At 4.25%, Israel spends the most share of its GDP on R&D than anyone else. Not surprisingly, the investment has helped Israel to earn the title of “Startup Nation”, much of which is attributed to its thriving entrepreneurship culture.
For a nation with just over 8 million people, it lists more companies on NASDAQ than anyone else, except the US. When it comes to venture capital raised per capita, it ranks number one in the world. Very evidently, the investment in research returns a sizable profit.
Israel’s success story in commercializing academic innovations
The answer lies in the unique model of technology transfer from academia to industry. The concept of technology transfer was born in the University of Wisconsin in 1925 but was championed by two Israeli universities – Yeda at Weizmann Institute of Science and Yissum at Hebrew University of Jerusalem.
This was within twenty years from the establishment of the State of Israel indicating the focus of Israeli policymakers towards basic research and finding a way to sell it. Since then, almost every Israeli university and non-university institute and research center has developed in-house technology transfer organizations (TTO). These organizations are tasked with the commercial activities involving the research from the university.
Each year, Israeli TTOs generate more than $2 billion as direct sales or royalties for their intellectual property and lead to the formation of about 15 companies. This, in turn, helps to pump more capital from industrial partners into the basic research at these universities. As a result, these universities and institutes are getting increasing independent of public money and organizational grants ensuring more autonomous and streamlined research portfolio.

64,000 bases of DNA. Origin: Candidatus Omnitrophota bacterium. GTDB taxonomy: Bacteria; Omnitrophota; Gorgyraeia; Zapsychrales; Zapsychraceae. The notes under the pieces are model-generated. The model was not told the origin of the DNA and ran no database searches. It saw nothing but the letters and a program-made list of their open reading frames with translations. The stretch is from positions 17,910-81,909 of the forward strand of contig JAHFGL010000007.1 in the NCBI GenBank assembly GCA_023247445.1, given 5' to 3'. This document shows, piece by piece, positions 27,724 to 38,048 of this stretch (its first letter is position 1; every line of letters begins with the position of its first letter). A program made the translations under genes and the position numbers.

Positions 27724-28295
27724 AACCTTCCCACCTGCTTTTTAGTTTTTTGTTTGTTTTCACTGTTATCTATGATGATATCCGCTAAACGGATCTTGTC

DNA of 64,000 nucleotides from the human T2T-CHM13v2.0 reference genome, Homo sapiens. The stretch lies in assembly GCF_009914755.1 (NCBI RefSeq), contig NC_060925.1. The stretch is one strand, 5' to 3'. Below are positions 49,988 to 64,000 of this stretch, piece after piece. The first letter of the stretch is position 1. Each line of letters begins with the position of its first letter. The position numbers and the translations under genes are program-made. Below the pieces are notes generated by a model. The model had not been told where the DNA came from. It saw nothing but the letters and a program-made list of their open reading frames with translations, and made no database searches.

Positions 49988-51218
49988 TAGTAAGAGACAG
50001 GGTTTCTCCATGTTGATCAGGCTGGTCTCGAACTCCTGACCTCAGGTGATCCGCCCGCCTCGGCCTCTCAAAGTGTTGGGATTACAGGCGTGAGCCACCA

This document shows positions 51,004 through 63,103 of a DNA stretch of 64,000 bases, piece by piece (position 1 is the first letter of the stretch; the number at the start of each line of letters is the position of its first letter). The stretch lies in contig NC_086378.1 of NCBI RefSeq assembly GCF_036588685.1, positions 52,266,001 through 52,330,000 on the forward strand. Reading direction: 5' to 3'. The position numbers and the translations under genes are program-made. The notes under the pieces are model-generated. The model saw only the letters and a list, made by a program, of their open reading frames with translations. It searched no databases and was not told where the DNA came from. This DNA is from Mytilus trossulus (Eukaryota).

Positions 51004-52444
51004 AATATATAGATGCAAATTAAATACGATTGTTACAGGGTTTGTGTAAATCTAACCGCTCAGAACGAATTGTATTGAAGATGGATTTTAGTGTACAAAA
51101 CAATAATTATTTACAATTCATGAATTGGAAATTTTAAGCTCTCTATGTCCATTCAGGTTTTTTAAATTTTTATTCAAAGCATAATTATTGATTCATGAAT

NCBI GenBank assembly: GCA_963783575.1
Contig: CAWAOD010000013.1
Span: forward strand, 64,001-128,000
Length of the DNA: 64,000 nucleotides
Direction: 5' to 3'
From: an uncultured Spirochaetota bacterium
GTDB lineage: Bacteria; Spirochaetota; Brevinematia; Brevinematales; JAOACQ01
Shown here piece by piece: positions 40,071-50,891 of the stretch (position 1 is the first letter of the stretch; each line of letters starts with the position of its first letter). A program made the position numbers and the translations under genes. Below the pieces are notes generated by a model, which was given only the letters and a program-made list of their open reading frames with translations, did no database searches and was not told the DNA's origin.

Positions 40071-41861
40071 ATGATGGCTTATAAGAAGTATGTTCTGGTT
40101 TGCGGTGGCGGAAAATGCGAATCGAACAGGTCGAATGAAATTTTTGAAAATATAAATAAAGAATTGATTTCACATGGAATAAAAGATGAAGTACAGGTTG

The bottom-up approach – from research to capitalization
According to Adv. Aaron Jaffe, general counsel of Yeda, “One of the reasons for Israel’s exceptional success is that the government has limited influence on the ownership of inventions coming out of publicly funded universities. This gives the university the freedom to undertake a range of commercial activities rather than work through any complicated regulations”.
However, Jaffe warns, too much focus on commercialization might not to lead to the necessary innovation in the first place. “The role of an excellent TTO is to identify these serendipitous discoveries and match them with the right commercial outlets” Jaffe added.
Yeda ensures that there is a favorable gap between the industry and academia to promote curiosity-driven research. In doing so, the Institute retains the exclusive rights to any intellectual property generated.
The Israeli model of technology commercialization serves as a model for any country. For the reason, many Israeli executives have recruited to lead the commercial arms of world-renowned universities such as Harvard and UCLA. There is a multitude of lessons one can learn from Israel. These can include:
- Bring academia and industry within an optimum distance and fostering healthy interaction to each other through TTO
- Enable such TTO as standalone legal and financial entities run by people knowledgeable in technology commercialization.
- Protect the inventions coming out of the universities and ensure fair distribution of the royalty.
- Take an active role to look for commercial partners to license academic inventions
(The article has been syndicated from Economic Times – The Times of India, with author’s permission. Original article)